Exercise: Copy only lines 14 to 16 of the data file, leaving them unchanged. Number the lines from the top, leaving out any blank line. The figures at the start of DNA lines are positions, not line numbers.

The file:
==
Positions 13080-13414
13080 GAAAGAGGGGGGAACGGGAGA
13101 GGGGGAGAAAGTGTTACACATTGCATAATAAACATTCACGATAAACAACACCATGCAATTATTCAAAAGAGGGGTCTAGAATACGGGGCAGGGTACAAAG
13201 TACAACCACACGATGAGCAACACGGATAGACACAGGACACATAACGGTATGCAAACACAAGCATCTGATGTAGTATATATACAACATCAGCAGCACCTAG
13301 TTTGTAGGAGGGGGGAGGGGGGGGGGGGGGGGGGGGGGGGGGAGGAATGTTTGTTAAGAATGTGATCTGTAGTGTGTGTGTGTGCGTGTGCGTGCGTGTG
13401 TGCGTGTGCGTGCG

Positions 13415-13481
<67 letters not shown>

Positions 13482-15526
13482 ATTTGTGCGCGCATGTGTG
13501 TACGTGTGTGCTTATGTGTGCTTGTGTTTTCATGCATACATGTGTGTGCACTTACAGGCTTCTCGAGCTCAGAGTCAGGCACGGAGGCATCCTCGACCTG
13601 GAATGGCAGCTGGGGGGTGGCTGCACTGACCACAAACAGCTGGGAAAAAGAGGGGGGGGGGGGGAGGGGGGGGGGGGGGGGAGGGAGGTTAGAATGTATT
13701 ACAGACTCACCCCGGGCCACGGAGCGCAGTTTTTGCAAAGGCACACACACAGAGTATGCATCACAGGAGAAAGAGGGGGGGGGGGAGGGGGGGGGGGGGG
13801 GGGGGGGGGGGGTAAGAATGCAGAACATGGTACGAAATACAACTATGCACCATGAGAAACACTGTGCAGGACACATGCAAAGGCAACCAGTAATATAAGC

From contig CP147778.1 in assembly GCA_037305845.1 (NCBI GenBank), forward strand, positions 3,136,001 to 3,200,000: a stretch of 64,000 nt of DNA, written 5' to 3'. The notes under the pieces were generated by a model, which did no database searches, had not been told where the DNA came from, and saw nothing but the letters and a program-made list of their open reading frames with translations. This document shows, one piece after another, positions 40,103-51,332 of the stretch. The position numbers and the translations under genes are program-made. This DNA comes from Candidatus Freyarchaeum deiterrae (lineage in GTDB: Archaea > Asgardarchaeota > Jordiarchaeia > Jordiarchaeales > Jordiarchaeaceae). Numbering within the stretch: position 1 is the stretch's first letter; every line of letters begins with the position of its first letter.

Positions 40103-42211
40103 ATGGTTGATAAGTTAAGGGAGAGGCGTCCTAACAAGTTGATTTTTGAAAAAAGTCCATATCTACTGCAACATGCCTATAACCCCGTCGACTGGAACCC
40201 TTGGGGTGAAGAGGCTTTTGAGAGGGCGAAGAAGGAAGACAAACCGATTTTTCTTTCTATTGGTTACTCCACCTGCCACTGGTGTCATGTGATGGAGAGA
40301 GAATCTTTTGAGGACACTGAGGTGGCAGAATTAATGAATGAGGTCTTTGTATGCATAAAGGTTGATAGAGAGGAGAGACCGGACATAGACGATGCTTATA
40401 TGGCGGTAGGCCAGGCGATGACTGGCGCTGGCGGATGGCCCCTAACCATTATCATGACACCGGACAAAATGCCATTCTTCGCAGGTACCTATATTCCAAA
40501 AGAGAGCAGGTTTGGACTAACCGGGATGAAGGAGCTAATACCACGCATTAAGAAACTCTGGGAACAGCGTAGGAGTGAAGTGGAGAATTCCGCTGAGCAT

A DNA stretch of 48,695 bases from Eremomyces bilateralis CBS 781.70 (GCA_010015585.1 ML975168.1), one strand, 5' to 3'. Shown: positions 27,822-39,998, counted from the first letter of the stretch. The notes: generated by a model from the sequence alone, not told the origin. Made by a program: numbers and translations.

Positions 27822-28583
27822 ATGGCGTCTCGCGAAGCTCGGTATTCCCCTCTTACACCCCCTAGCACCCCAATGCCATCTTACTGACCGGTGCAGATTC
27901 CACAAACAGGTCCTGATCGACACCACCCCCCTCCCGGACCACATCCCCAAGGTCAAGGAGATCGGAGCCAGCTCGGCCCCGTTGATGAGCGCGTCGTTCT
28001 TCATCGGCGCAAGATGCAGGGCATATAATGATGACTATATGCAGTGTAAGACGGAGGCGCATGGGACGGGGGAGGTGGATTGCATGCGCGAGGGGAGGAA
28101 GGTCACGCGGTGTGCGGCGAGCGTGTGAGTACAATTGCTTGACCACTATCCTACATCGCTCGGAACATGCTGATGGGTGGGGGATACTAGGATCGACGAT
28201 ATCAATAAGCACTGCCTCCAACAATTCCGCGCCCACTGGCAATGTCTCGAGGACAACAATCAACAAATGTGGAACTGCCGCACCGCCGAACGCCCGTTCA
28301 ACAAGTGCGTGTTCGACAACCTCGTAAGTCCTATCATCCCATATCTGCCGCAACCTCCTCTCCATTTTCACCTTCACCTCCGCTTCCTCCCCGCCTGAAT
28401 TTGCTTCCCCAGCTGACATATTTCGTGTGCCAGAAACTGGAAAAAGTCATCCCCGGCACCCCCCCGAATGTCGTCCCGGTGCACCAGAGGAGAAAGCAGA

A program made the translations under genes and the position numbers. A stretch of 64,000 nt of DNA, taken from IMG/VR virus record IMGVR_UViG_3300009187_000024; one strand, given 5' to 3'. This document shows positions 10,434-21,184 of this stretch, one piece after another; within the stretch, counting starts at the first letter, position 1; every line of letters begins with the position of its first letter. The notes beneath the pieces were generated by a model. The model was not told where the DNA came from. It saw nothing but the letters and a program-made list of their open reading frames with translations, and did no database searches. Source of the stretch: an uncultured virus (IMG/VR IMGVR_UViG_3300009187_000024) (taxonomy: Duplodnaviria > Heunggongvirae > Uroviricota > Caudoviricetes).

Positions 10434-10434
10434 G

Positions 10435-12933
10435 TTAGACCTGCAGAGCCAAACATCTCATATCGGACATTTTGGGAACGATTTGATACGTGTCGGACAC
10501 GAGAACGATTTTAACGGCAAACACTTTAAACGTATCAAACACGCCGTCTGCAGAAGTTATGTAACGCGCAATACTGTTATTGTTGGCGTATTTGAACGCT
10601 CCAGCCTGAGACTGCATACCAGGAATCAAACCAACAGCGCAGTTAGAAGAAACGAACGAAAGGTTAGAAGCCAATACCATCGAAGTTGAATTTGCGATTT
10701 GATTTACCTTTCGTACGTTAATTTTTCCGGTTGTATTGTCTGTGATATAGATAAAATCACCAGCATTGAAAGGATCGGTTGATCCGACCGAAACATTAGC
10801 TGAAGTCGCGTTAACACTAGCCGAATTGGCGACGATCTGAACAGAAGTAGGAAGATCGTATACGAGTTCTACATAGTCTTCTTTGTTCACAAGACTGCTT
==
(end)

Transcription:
13801 GGGGGGGGGGGGTAAGAATGCAGAACATGGTACGAAATACAACTATGCACCATGAGAAACACTGTGCAGGACACATGCAAAGGCAACCAGTAATATAAGC

From contig CP147778.1 in assembly GCA_037305845.1 (NCBI GenBank), forward strand, positions 3,136,001 to 3,200,000: a stretch of 64,000 nt of DNA, written 5' to 3'. The notes under the pieces were generated by a model, which did no database searches, had not been told where the DNA came from, and saw nothing but the letters and a program-made list of their open reading frames with translations. This document shows, one piece after another, positions 40,103-51,332 of the stretch. The position numbers and the translations under genes are program-made. This DNA comes from Candidatus Freyarchaeum deiterrae (lineage in GTDB: Archaea > Asgardarchaeota > Jordiarchaeia > Jordiarchaeales > Jordiarchaeaceae). Numbering within the stretch: position 1 is the stretch's first letter; every line of letters begins with the position of its first letter.

Positions 40103-42211